Persevering through strife
How do you bear it? With the tragedy in downtown Durham this past week with one loss of life, plus several at the Washington Navy Yard, and so many abroad, how do we bear it?
War. Death. Illness. They surround us all the time, whether in our communities or across the ocean. And yet, life, healing and happiness persevere as sure as the sun rises each day. How? Children are a part of all of it. As victims, as survivors, as family, as witnesses. How do they bear it? How do they understand it? Adults turn to each other, and often, religion. How do kids process it? How do we protect them from adult world tragedies? Can we?
If you’ve seen the footage of chemical weapons victims in Syria, we know the answer is no. When I’ve interviewed Holocaust survivors who lived through it as children, the answer is no. When you see the little boys and girls standing at vigils in Durham, the answer is no.
Those removed from it are only so far removed. My son is in kindergarten now, which has ushered in a time of asking Big Questions. There are fun ones to discuss, like “Does space end?” And then there are others, like, “Why are there wars?” We went to see “Planes,” the Pixar movie that’s pretty entertaining. However, if you haven’t taken your kids to see it yet, be prepared for a scene from World War II. Skipper and the other planes break through the clouds over an air and sea battle. It’s brief, but it raised questions.
World War II is pretty easy to break down into a simple answer. One country was taking countries that didn’t belong to it, and other countries had to stop it. I said that when someone is being mean to others, it is important to stop them. He asked who the U.S. fought against in the war. Countries we’re friends with now, I said. You only go to war when you have to, and then you make peace as soon as you can, I said. He said that people die in wars, don’t they. Yes, I said, they do.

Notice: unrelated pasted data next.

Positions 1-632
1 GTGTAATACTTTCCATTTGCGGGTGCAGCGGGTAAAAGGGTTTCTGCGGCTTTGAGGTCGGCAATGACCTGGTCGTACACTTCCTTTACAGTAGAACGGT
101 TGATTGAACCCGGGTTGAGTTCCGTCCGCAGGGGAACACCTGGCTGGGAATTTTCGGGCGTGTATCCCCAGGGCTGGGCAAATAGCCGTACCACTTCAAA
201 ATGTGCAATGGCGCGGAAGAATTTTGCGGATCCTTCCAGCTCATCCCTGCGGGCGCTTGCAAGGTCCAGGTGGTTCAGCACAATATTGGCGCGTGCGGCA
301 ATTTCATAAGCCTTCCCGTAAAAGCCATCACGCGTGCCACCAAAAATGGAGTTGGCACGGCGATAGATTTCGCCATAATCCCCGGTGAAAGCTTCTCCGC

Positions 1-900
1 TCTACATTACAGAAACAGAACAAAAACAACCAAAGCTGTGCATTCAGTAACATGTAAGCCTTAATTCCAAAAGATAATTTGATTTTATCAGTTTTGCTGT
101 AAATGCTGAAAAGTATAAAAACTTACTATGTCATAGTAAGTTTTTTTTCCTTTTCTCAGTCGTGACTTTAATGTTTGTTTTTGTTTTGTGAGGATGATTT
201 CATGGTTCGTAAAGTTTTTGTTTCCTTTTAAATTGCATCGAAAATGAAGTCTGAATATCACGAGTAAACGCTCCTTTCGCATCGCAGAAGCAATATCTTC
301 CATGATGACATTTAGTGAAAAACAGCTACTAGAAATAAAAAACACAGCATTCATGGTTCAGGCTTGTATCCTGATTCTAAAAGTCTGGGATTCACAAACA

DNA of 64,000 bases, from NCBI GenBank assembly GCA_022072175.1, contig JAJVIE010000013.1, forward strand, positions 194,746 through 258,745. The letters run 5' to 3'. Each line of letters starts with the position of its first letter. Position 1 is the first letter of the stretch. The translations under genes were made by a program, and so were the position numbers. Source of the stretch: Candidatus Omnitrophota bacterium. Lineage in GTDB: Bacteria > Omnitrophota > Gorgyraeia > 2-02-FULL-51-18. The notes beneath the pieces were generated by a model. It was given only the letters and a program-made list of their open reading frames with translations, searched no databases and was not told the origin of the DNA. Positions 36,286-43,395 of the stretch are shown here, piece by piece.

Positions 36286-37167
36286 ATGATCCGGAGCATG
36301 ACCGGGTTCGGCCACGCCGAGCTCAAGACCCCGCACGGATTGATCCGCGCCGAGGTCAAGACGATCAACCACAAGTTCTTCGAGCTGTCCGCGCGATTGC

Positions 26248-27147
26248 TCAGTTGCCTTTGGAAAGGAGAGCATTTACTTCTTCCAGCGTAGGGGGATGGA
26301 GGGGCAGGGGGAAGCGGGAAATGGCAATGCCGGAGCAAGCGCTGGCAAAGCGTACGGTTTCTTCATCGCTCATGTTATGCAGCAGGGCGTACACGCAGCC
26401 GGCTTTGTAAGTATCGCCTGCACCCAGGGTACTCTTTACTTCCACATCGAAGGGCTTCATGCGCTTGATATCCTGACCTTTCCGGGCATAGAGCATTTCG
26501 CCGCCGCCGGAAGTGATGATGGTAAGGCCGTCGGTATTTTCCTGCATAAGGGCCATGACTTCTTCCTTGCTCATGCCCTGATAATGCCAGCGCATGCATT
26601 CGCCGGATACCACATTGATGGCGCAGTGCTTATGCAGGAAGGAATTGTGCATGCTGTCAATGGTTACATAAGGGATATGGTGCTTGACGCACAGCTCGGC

This past week I covered the annual veterans appreciation lunch at Friendly City Civitan Club. I’ve interviewed several of the World War II veterans there, bringing their stories to you the past few years. It was a social time, but when I see them I’m reminded of moments during separate interviews when they recalled seeing death. Six decades later, their memories are still vivid.
I don’t think anyone ever gets past being witness to tragedy. Not everyone bears it without trouble. But leaning on the arms of others – for people of faith, everlasting arms – can help some. Everyone bears it and gets through it a different way. For some, it’s just about moving forward. For others, the struggle lasts the rest of their lives. For centuries, music has also been a way to deal with it.
Every day for the past week, I’ve been listening to the new album by Blind Boys of Alabama, called “I’ll Find a Way.” They’re a longtime African American gospel group, and I reviewed the album in advance of their two shows last weekend at Hayti Heritage Center. Their voices are comforting to me. Maybe to you, too.
The Blind Boys of Alabama were founded in the 1930s, and were literally blind boys in Alabama. If we’re holding up examples of persevering through strife, I think being a blind African American boy in Alabama in the 1930s is a solid one. Yet they persevered through music and faith. Their new album, which includes an original member, includes the title track “I’ll Find a Way.” One lyric stands out: “I’ll find a way, to carry it all.”
I think Durhamites, North Carolinians, Americans and world citizens find ways to carry it all. It helps when we share the load.
Dawn Baumgartner Vaughan may be reached at firstname.lastname@example.org or 919-419-6563.